What if my cafeteria staff doesn’t offer all these cold items each day, or I have an issue with something going on in the cafeteria?

Things happen and school food needs to be made aware! First discuss your issue with your school food manager. Find a time that works for them and be polite and respectful. A bull in the china shop approach won’t work to build a good relationship over time and you need that good relationship. If you don’t know your school food manager, ask your principal to introduce you. If you have trouble figuring out who that is, contact your district school food supervisor. Find yours here.

What is offer versus serve?

To cut down on waste, DOE uses offer versus serve. This means that staff should not serve all components of a dish. Instead, students can choose three items, one of which must be a fruit or vegetable, for it to be counted as a reimbursable meal (the federal government reimburses the city for all qualifying meals at a rate of $3.40, about $1.40 of that is on food costs, the rest is on labor cost, paper goods, benefits, etc.)

Tell me about the NYC Nutrition Standards.

NYC Nutrition standards exceed USDA standards on sodium, sugar and fat allowances. The USDA standards are a pretty low bar but it’s great to see this. None of the food served is fried, and there are more whole grains used. Learn more here.

I am concerned about certain ingredients in my child’s food. Does NYC have a list of all ingredients in the meals served?

Not at the moment. This level of transparency has been requested. For now, there is just this list of nutritional info on all foods served.

Is there a list of prohibited ingredients?

Yes, NYC has a list of prohibited ingredients that includes MSG and high fructose corn syrup, among others.

What about hormones and antibiotics in the meat proteins?

The DOE is going to be reintroducing antibiotic-free (ABF) chicken in 2019, but it has not procured an ABF meat at the moment.

I want to cut down on waste, can I start a leftovers table?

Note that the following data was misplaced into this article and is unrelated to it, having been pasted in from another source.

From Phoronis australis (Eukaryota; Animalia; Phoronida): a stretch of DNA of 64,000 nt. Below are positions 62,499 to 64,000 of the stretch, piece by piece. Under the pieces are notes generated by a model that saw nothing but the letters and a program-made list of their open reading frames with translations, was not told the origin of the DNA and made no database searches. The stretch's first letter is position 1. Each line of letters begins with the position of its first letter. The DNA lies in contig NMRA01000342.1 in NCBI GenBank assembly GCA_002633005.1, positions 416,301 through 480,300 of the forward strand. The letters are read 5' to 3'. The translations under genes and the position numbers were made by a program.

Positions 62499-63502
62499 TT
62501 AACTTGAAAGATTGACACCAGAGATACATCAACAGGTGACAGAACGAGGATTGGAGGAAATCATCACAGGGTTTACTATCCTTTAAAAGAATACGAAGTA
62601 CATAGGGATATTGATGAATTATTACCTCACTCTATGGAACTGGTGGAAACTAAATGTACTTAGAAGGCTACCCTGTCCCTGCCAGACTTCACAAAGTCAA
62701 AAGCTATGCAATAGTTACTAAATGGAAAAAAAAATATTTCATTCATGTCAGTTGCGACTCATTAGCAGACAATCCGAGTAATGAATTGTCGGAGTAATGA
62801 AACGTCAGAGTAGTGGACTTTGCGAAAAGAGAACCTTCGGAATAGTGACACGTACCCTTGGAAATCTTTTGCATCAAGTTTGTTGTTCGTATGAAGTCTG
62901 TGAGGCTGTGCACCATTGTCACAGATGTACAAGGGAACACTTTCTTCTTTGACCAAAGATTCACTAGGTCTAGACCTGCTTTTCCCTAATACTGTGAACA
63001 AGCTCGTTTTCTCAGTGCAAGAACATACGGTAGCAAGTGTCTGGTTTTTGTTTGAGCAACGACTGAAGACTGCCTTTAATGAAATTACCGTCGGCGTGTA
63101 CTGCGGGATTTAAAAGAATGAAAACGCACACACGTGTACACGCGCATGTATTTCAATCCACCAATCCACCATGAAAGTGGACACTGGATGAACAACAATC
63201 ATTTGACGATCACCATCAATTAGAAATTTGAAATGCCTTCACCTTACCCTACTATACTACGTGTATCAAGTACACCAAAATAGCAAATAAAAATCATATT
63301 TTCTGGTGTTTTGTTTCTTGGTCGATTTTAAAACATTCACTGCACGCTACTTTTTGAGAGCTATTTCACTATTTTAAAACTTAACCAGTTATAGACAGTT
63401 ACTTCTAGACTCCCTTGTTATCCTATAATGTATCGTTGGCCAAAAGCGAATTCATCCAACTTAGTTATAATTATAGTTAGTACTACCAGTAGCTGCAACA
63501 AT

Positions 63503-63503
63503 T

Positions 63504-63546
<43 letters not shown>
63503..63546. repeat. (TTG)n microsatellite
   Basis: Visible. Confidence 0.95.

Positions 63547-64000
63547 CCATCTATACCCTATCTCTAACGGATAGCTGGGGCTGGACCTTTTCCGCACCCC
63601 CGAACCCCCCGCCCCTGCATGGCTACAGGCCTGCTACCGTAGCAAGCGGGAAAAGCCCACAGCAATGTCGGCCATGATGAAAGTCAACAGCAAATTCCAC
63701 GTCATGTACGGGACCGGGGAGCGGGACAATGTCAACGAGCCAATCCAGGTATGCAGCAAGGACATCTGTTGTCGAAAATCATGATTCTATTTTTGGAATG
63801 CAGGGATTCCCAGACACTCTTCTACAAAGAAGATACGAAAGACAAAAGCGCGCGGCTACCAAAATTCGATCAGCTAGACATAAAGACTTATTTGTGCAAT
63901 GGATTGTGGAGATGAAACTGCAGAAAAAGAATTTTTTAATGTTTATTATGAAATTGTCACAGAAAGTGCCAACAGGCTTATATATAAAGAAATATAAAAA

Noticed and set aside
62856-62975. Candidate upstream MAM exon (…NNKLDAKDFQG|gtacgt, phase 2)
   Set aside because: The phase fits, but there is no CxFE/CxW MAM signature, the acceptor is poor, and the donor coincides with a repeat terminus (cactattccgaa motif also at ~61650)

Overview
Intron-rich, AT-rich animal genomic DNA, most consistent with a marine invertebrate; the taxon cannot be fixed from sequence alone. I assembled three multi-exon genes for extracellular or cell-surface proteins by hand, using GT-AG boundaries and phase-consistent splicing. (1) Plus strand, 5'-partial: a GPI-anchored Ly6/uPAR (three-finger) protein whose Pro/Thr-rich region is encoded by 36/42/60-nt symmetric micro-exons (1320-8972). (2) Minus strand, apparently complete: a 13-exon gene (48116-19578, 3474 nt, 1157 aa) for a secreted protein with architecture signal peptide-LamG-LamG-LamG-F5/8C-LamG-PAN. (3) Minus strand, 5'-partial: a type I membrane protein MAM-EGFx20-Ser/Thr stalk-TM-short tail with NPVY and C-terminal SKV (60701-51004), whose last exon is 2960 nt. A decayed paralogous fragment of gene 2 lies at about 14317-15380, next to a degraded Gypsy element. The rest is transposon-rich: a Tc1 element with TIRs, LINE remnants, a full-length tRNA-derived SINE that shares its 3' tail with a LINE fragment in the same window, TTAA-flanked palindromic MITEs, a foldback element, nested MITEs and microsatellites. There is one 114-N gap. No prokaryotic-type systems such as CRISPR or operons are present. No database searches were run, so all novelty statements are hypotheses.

Yes. A leftovers table can be requested by your school food manager. It will be labeled in the cafeteria and kids can take from that table to supplement their lunch. It includes any unopened foods not subject to spoilage. Milks can be put there too as long as they are kept in an ice tray. NYC is looking to other cities who are giving uneaten food away to food pantries and more in an effort to reduce waste and serve the needy and hungry.

My school has chocolate milk, but it’s full of sugar. Can I get it off the menu?

We are advocating for OFNS to stop serving sweetened milk (aka chocolate milk) but at this time, it is a school-by-school process. The request must come from your principal, who can ask your school food manager to stop serving chocolate milk. The NYC Department of Health (DOH) actually opposes serving chocolate milk because of its high sugar content (20 grams per 8 ounces) and the high rate of obesity in children. The DOH has an online toolkit with flyers and a letter to your principal. Some schools choose to remove all chocolate milk and others keep it as a special treat on Fridays. Do what’s right for your community.

Are there lactose-free milk options?

Currently there are no milk alternatives offered by DOE. Milk choices are low-fat milk or low-fat sweetened milk. However, if your child has a lactose allergy or intolerance, you can bring a doctor’s note and give it to the nurse and your school food manager can order lactose-free milk for your child.

I’d like a water jet at my school. Can I get one? How much is it?

Great idea. Water jets, which keep water cold and fresh, have been shown to increase water consumption and decrease obesity and every school is entitled to one, you just have to ask. We are advocating to have this done automatically by the DOE, but in the meantime, just ask your school food manager. It doesn't cost anything. It keeps the water fresh and cold and comes with recyclable cups.

I don’t have a salad bar at my school, can I get one?

Yes! As long as your school has a kitchen, and an electric outlet you can and should have a salad bar. If you don’t, please ask your school food manager. Your principal should be able to introduce you. Or you can find your school food manager, contact your district manager, find their name and contact information here.

My school doesn’t let little kids use the salad bar without a grown up. Is that allowed?

Yes. It’s up to the school food manager and staff to decide if they see kids just grabbing with hands. Parents should be brought in to volunteer to help those kids access the salad bar.

Can I use foods grown in my school garden?

Yes, as long as there is a current soil test. Please contact George Edwards with questions.

For other questions regarding school food please contact Andrea Strong at or Stephen O’Brien, Director of Special Projects at 718-707-4367 or email him at